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- May 25, '09 by LadyashleydQuote from Innurse78Thank you. I'm not a very patient person, so I'm hoping that my hair will grow fast and healthy. I am tired of relaxers, and hopefully I'm able to enjoy every stage of my locs as they grow. I have researched the topic heavily and am eager to finally take the plunge!Your hair must be above the collarline, off your face and be neat. Other than that, they can not say anything about an ethenic culture hairstyles. Good luck!!!
- Aug 18, '11 by SarahO81I am currently and RN student. I have went to the same college since my first day of CNA classes. On July 4th 2011, I put my hair in dreads. I have never had a complaint about them and every clinical setting I have entered the individuals I work with and the clients I have taken care of have been intrigued by my hair. I am a white women and I feel that we as health care professionals set the standard of being nonjudgmental and raise the bar when it comes to putting an end to stereotyping. I love my dreads and to tell a nurse she cannot have dreads is to say to a Jamaican, African American, or anyone else who has dreads that we do not approve...and this kind of attitude in itself is nonprofessional and discriminatory. We need to step past the point of stereotyping and just be supportive of everyone and the differences they bring to our community.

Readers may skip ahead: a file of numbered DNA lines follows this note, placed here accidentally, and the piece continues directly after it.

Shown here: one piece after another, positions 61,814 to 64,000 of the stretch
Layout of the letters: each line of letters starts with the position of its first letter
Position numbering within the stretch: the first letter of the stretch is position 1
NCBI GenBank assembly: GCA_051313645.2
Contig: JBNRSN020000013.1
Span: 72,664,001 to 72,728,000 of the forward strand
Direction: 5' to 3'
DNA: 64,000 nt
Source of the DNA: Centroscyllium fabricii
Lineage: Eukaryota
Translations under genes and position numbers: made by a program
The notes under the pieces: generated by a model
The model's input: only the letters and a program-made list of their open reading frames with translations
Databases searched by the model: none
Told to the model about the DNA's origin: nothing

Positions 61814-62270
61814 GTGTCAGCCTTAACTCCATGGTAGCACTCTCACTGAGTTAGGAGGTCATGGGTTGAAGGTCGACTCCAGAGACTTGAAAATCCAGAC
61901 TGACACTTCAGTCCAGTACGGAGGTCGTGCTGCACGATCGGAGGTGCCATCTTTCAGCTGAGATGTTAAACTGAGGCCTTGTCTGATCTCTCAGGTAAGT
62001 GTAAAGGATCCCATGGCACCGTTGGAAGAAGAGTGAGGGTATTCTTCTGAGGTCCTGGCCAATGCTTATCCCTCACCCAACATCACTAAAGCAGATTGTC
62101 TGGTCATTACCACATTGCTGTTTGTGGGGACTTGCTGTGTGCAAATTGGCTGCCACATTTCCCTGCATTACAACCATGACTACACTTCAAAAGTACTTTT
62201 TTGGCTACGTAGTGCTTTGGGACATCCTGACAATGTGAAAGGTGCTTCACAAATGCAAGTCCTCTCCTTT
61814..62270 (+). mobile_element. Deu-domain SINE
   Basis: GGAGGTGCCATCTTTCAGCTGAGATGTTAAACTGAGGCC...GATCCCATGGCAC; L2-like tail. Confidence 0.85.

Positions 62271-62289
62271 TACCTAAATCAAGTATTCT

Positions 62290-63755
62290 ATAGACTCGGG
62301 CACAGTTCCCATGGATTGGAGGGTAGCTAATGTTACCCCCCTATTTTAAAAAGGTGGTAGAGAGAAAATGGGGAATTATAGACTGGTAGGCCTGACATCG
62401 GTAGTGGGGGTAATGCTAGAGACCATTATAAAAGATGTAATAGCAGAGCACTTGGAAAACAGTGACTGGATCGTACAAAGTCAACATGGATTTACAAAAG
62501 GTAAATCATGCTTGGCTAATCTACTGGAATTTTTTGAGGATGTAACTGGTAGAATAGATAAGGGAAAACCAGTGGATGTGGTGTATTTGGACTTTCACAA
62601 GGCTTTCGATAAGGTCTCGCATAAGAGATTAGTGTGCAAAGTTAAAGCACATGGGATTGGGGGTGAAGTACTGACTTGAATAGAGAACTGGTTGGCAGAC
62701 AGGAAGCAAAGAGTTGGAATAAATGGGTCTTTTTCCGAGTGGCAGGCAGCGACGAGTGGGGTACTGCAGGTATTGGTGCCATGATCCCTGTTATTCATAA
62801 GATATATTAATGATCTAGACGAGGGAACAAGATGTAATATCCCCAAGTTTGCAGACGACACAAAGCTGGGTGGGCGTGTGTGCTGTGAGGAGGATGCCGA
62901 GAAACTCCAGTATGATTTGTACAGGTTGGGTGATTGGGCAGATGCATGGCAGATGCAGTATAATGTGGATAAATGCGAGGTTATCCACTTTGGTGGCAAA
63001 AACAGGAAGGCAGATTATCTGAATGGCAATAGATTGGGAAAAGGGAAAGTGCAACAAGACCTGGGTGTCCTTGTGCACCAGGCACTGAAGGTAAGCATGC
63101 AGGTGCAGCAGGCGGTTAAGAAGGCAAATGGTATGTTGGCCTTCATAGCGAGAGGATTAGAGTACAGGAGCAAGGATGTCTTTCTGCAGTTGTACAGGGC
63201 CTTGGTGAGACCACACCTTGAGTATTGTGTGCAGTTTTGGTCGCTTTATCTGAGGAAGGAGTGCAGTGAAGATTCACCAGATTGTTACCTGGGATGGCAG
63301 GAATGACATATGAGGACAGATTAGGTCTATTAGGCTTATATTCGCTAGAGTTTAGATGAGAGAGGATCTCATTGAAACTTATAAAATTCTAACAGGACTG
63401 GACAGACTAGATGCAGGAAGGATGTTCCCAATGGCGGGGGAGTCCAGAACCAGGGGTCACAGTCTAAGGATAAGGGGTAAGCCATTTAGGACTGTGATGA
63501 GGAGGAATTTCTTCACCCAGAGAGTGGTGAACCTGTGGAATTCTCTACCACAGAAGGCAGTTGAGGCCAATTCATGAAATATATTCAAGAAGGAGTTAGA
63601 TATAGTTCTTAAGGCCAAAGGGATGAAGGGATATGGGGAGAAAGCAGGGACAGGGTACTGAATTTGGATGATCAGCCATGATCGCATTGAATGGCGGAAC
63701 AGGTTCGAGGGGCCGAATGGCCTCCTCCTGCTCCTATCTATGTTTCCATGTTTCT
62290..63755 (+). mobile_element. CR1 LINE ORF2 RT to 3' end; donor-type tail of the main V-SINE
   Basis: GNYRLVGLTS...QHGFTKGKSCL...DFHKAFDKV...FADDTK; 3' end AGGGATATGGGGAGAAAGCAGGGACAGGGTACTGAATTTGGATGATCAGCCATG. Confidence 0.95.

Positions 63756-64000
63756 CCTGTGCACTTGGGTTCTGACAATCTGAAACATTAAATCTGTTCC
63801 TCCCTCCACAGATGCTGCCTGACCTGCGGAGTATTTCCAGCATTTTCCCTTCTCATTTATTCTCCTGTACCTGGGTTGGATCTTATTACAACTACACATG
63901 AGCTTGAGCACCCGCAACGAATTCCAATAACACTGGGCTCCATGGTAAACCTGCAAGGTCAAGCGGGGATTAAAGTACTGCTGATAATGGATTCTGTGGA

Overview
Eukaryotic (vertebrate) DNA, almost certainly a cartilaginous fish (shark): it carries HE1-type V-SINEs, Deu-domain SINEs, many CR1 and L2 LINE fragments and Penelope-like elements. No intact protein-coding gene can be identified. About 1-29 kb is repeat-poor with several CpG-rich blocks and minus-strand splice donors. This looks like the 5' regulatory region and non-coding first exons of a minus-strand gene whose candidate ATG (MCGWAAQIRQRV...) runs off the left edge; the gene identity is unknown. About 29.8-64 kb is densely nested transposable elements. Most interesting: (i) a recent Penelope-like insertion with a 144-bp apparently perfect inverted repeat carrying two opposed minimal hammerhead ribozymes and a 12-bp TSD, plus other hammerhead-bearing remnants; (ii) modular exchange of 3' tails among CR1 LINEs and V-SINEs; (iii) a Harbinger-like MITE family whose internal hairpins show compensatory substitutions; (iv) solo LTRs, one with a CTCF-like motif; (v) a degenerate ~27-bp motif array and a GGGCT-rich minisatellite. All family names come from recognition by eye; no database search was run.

This is my opinion....be who you are and know that your hair never determines what kind of a nurse you will be. No matter your hairstyle you will find work somewhere. For someone to deny you of a job because you have dreads is not an EOE/company to work for to begin with.
Best of Luck
- Sep 19, '11 by MusicNurseCarrleeI wore locs for seven years, maintained a clean, professional appearance(washed,groomed,wore off my face and collar) and my hair never kept me from educational or work opportunities. I lived and worked in culturally diverse and progressive places(Los Angeles, New York, Raleigh, Jacksonville, Dallas, Atlanta, Philadelphia and Las Vegas). Individual choice and expression are respected and encouraged more in some places than others. Consider where and how you would like to live and work as you job search. Walk your path, learn as much as you can and provide the best care you can for your patients: )
- Nov 8, '11 by 1bossynurseI think dreadlocks are self expressive. They are a form of freedom. My dreads are therapy for my soul. If anybody is unhappy with my dreads then they abviously dont accept who I am. Embrace who you are in surroundings that respects you for you. Good luck on your choice to lock and be a proffessional as well.